1. Charles 9 Silver badge

      Re: Dangerous attempts to fix stupid?

      "As I stated before, an active driver would have spotted something amiss because cars ahead would have started evading it, even if the truck itself was practically invisible against the background."

      Unless, of course, he was the FIRST car there, meaning there were no other warning signs other than the truck itself. As for the truck yielding right of way, he may well have not seen the car prior to the actual turn. Remember, the car was speeding at near 75 mph. A car can close distance rapidly at that speed.

      1. DanDanDan

        Re: Dangerous attempts to fix stupid?

        I think he must have been the first car there, otherwise the other cars in front would have been visible.

        Unless the car in front slowed down and the Tesla switched lanes to pass it. That would also make sense. The car in front would block the rear of the truck a bit, and by the time the Tesla was in the outer lane, it might be difficult to see the truck because it's white on a white background.

      2. Anonymous Coward
        Anonymous Coward

        Re: Dangerous attempts to fix stupid?

        Unless, of course, he was the FIRST car there, meaning there were no other warning signs other than the truck itself.

        That does not make sense. We have a whole motorway full of people all moving at over 60 mph, yet somehow he's the first to approach (and failing to avoid) a vehicle forming a complete roadblock? There will have been drivers engaging in evasive manoeuvres in the few seconds this truck went from potential approaching risk to oh-my-friggin-God absolute roadblock or it would not have been just him that died there.

        1. Charles 9 Silver badge

          Re: Dangerous attempts to fix stupid?

          This isn't a motorway. It's an arterial, which means traffic lights. If he was FIRST out of the light, pulled ahead, and there's not much between the light and the truck, he could easily have a large opening in front of him before encountering the truck.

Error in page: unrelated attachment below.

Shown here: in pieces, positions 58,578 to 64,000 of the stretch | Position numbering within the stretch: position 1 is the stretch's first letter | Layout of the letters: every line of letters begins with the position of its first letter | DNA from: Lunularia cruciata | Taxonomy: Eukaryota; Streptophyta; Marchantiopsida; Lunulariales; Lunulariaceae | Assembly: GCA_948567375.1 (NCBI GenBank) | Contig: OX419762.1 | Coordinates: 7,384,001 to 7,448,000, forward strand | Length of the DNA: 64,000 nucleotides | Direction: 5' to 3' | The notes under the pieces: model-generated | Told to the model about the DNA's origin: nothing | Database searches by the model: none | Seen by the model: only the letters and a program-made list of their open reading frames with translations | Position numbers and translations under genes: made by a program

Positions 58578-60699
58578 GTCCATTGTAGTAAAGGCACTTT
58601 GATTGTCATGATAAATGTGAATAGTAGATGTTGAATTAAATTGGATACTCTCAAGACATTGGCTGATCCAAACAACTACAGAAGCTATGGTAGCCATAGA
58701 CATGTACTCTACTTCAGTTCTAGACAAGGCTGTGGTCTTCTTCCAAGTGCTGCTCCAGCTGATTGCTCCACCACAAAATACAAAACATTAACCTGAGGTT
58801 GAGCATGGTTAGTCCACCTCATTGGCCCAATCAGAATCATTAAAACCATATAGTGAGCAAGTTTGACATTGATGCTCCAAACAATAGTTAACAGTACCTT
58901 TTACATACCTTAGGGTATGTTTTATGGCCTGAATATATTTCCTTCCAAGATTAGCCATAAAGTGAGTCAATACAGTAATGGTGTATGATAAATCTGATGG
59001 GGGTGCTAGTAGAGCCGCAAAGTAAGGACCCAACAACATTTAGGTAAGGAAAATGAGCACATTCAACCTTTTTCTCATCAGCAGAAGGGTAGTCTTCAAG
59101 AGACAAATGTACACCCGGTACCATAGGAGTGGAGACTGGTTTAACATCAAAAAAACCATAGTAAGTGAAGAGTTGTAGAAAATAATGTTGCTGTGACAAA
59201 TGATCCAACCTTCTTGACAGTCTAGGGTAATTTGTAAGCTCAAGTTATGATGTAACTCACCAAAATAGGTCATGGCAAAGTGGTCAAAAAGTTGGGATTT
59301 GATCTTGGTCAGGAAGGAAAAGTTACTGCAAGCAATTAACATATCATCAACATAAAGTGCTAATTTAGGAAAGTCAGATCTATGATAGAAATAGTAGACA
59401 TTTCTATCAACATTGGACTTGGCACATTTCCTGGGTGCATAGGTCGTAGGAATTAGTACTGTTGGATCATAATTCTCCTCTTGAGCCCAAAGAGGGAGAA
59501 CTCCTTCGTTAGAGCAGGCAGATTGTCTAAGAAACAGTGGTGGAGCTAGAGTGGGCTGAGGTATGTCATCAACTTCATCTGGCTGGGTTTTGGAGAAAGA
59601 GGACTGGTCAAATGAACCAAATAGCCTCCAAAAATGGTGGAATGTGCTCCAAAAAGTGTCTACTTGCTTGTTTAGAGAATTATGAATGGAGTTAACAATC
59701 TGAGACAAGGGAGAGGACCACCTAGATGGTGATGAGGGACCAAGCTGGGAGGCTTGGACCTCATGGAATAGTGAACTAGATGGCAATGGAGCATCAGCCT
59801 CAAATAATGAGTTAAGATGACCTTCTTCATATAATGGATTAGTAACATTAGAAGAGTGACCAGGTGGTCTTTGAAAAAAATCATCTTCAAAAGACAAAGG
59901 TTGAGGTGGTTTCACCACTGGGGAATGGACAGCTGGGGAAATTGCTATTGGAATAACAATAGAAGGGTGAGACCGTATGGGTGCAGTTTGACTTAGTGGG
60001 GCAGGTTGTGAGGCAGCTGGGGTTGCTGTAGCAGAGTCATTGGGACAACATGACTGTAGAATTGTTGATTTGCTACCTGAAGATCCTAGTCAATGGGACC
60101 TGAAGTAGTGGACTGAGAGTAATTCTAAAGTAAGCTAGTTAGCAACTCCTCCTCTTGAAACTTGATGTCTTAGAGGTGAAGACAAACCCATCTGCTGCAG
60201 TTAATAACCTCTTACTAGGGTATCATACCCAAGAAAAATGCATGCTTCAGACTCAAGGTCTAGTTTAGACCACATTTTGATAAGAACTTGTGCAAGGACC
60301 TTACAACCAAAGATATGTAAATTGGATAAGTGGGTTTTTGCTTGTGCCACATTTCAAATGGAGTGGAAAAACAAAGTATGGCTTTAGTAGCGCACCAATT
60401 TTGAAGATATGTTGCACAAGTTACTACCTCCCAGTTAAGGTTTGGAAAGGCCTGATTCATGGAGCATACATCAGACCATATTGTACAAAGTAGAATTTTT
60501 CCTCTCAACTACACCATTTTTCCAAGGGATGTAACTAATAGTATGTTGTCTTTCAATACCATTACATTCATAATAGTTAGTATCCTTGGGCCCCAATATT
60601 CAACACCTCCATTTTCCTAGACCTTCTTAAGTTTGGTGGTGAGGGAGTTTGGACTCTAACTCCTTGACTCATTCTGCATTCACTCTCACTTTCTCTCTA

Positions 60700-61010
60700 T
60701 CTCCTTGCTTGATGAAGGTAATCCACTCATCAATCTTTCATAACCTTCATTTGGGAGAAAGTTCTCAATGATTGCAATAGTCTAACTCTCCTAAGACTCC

14. moiety

    If he hit at 74MPH, then cowcatchers might not have helped that much. Even if they did slow him down to a stop before the front half of the roof was taken off (doubtful), decelerating from 74MPH in -guesstimate- 10 feet wouldn't do him much good.

    1. Gotno iShit Wantno iShit

      Exactly. It's similar to the tests done on (IIRC) Fifth Gear that showed a when a Smart was driven into a concrete block at 70 MPH the safety cell remained intact, no external injuries to the occupants at all. Their internal organs however would be purée due to the deceleration. It took a couple of volunteers driving smart cars into very solid objects and not surviving to prompt the test to be done.

      A Tesla has more crumple zone than a Smart and had there been bars on the lorry they would have deformed too but enough to save this guy? I doubt it. His head would be less than 10 feet from the front of the vehicle, assuming negligible sideways movement of the fully loaded truck that measurement is the distance he would need to stop in.

      1. Nano nano

        "volunteers not surviving" ? link please !

        1. TRT Silver badge

          Crumple zone located between front and read bumper. Makes you drive much more safely.

      2. Richard 31
        Paris Hilton

        Only because there was noone in it: https://www.youtube.com/watch?v=mnI-LiKCtuE

        8 mins in for the verdict.

  15. Nano nano

    So if the car's so clever, how was it letting him exceed the speed limit ?

    1. allthecoolshortnamesweretaken Silver badge

      Good point. And maybe an idea for future iterations of the "autopilot" feature: if the driver sets the cruise control part of the system to exceed the speed limit, the car hands control back to him / refuses to switch to autodrive.

      I use HERE maps and a Sammy tablet as a satnav, and it pings me when I go too fast. The maps are pretty accurate regarding the local speed limits.

    2. CowardlyLion

      That was mentioned in the article. The software to monitor the current speed limit was not sufficiently reliable in practice so it is not enabled by default.

  16. James Hughes 1

    Even if he had been driving normally, given the speed of 74mph, would he have been able to stop anyway? Plenty of people get splatted like this even without the aid of cruise control.

  17. MOV r0,r0
    Stop